In contrast, the transplanted microbiomes from lean co-twins exhibited higher expression of genes involved in (i) digestion of plant-derived polysaccharides [e.g., α-glucuronidase (EC 3.2.1.139), α-l-arabinofuranosidase (EC 3.2.1.55)]; (ii) fermentation to butyrate [acetyl-CoA C-acetyltransferase (EC 2.3.1.9), 3-hydroxybutyryl-CoA dehydrogenase (EC 1.1.1.157), 3-hydroxybutyryl-CoA dehydratase (EC 4.2.1.55), butyryl-CoA dehydrogenase (EC 1.3.8.1)] (fig. S3, C and D); and (iii) fermentation to propionate [succinate dehydrogenase (EC 1.3.99.1), phosphoenolpyruvate carboxykinase (EC 4.1.1.32), methylmalonyl-CoA mutase (EC 5.4.99.2)] (table S4A). Follow-up gas chromatography–mass spectrometry (GC-MS) of cecal contents confirmed that levels of butyrate and propionate were significantly increased and that levels of several mono- and disaccharides significantly decreased in animals colonized with lean compared with obese co-twin gut communities (P ≤ 0.05, unpaired Student’s t test) (fig. S4, A and B, and table S6B). Procrustes analysis, using a Hellinger distance matrix (26), revealed significant correlations between taxonomic structure [97% identity (97%ID) threshold for defining distinct operational taxonomic units (OTU) in fecal samples], transcriptional profiles (enzyme representation in fecal mRNA populations), and metabolic profiles (GC-MS of cecal samples), with separation of groups based on donor microbiota and BMI (Mantel test, P ≤ 0.001) (fig. S5).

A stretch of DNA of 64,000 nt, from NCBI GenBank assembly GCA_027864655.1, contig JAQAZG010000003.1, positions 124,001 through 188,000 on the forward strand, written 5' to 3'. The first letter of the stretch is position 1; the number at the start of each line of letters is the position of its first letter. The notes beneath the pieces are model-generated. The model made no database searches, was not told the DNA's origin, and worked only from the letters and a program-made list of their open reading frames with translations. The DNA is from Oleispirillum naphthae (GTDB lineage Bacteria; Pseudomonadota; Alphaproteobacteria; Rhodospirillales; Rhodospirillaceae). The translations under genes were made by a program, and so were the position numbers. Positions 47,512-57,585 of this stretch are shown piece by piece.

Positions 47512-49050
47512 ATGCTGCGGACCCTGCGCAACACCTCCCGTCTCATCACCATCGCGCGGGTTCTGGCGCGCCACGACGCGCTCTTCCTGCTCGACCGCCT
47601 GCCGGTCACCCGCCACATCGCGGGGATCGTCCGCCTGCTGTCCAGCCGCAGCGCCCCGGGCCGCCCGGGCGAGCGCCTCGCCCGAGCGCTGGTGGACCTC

These results suggest that, in this diet context, transplanted microbiota from lean co-twins had a greater capacity to breakdown and ferment polysaccharides than the microbiota of their obese co-twins. Previous reports have shown that increased microbial fermentation of nondigestible starches is associated with decreased body weight and decreased adiposity in conventionally raised mice that harbor a mouse microbiota [e.g., refs. (2729)].